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US researchers have successfully tested the use of a robotic arm in paraplegic patients. The robotic arm is operated with the help of a new "neural interface" that enables patients to control the device so precisely that they can grab a drinking bottle of coffee from the table and drink it without outside help, report John Donoghue and Leigh Hochberg from der Brown University (Rhode Island, USA) in the journal "Nature".
Since April last year, researchers have been testing the functionality of the robotic arm on two patients with quadriplegia (paraplegia that affects all limbs). With success, as the results published now prove. Cathy Hutchinson, paralyzed from the neck down, was able to direct the robot arm so precisely via a neural interface that she could take the coffee from the table and lead it to her mouth. According to the scientists, the 58-year-old has been almost completely paralyzed since a stroke 15 years ago and is no longer able to speak. For the first time, she was now able to "raise something of her own volition", explained Leigh Hochberg and added, "We will never forget her smile."
Neural interfaces as a link between man and machine "Paralysis after spinal cord injuries, brainstem infarction, amyotrophic lateral sclerosis and other disorders can separate the brain from the body, thereby eliminating the ability to perform voluntary movements", the researchers write and at the same time explain the basics of their research. Neural interfaces could be used to use brain signals to control artificial limbs, according to the approach when developing the robot arm that has now been tested. "The challenge is to decode the neural signals and convert them into digital commands that the robotic device can follow to perform the exact intended movement," the US scientists explain. The following applies: The more complex the movement, the more difficult it is to decode.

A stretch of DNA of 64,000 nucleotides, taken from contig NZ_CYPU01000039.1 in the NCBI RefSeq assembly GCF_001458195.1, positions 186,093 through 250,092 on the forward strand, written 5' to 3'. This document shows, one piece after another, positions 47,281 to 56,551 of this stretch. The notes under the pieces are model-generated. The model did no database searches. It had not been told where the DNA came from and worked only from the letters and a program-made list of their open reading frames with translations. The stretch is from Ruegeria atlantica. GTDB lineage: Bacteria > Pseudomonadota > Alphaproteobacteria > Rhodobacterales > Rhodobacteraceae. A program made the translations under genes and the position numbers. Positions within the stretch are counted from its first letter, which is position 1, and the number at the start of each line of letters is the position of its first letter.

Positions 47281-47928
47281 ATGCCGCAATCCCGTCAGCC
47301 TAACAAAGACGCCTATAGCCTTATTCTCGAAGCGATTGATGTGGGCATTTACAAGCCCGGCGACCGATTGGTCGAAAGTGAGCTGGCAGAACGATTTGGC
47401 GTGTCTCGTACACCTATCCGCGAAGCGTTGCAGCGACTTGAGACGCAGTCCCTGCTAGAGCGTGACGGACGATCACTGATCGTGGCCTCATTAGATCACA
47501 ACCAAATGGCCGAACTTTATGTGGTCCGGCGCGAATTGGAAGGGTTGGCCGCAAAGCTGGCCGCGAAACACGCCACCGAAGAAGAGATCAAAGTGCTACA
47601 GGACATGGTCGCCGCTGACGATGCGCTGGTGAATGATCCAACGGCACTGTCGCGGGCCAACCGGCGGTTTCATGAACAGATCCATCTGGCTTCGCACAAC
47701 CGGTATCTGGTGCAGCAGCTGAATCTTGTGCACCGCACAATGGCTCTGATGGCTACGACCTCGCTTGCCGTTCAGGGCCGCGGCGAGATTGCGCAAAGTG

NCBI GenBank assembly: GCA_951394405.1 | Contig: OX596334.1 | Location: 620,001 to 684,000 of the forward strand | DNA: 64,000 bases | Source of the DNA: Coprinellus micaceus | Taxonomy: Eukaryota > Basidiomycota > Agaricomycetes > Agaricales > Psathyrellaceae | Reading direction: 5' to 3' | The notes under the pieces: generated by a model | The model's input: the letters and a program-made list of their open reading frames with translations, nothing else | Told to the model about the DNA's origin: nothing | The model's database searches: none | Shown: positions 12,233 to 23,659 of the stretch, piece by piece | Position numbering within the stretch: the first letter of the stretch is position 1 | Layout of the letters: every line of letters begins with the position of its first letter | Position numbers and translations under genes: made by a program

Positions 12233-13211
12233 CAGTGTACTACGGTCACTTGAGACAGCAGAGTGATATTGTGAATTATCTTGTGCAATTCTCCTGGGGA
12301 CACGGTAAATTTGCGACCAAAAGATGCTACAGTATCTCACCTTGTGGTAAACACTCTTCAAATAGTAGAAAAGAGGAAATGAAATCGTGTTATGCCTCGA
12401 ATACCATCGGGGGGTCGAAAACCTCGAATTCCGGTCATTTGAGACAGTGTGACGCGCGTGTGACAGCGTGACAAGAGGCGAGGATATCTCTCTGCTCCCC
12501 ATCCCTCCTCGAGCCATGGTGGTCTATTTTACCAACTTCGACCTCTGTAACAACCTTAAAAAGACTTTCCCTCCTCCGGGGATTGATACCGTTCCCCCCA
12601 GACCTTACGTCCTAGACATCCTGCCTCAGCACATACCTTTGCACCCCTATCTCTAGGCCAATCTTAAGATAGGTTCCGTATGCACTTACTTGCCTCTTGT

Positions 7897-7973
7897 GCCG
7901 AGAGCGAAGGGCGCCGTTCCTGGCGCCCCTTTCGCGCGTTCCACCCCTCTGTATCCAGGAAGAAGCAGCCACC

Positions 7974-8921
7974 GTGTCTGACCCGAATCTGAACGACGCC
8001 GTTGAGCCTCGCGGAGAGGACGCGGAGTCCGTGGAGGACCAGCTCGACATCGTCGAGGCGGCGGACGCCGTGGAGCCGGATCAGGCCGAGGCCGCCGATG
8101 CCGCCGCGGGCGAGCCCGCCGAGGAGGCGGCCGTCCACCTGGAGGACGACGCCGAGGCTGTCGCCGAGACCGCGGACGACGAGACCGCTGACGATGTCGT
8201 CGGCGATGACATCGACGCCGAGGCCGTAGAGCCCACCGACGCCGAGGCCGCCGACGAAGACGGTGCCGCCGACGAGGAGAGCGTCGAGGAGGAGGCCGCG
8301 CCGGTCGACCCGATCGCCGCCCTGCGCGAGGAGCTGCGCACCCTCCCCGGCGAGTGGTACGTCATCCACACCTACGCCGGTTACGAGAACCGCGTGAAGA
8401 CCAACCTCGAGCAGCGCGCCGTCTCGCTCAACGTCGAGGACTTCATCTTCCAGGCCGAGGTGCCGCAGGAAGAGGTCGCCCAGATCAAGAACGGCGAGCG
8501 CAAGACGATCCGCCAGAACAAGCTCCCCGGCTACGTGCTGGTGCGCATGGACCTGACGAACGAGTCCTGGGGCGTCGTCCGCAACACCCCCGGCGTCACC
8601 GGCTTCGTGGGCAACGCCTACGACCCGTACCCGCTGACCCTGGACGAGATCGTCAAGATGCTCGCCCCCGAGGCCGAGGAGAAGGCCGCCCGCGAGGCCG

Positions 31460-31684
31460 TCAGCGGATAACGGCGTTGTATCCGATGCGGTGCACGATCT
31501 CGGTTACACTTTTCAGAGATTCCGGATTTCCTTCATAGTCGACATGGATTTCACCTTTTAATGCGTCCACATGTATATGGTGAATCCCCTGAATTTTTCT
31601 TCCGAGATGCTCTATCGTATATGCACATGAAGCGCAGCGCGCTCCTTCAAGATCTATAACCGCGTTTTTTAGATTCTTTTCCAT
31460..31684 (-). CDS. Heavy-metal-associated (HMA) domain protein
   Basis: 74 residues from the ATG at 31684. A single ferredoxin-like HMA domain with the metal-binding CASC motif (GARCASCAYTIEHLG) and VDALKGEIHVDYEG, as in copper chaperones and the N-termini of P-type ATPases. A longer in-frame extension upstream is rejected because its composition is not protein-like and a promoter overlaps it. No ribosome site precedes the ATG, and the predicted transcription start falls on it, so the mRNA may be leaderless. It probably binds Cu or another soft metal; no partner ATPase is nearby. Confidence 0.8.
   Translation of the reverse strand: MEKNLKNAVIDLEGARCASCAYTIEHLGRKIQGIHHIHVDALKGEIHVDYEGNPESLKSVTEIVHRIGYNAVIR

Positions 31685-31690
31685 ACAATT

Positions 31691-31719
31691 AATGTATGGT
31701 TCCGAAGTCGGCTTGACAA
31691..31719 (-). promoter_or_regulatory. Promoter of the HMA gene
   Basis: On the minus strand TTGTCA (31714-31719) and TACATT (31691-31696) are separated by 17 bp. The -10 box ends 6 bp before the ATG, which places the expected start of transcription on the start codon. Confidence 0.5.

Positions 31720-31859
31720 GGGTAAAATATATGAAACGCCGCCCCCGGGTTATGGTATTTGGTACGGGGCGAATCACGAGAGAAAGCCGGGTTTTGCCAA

Electrode field in the brain picks up the signals for controlling the robotic arm The fact that brain signals corresponding to quadriplegia patients can also transmit them to a neural interface was already known from previous studies in which two test persons moved the cursor on a computer screen with the help of their thoughts. Controlling the robot arm, however, was significantly more complex. The neuroscientists were all the more satisfied with the success. According to the researchers, the fact that Cathy was able to grip solid objects and bring the coffee-filled bottle to her mouth in four of six attempts and drink it with a straw shows what opportunities this technique offers paraplegic patients. People with quadriplegia could use “neuronal signals” to perform multi-dimensional control of complex devices “even years after injuries to the central nervous system,” the researchers explain in the article “Reaching and grasping people using quadriplegia using a neuron-controlled robotic arm”. The neuronal interface used is an electrode field the size of an aspirin tablet with almost 100 hair-thin electrodes, which was planted in the motor cortex of the brain and converts the impulses of the neurons into commands to the robot arm, Donoghue and Hochberg continue. (fp)
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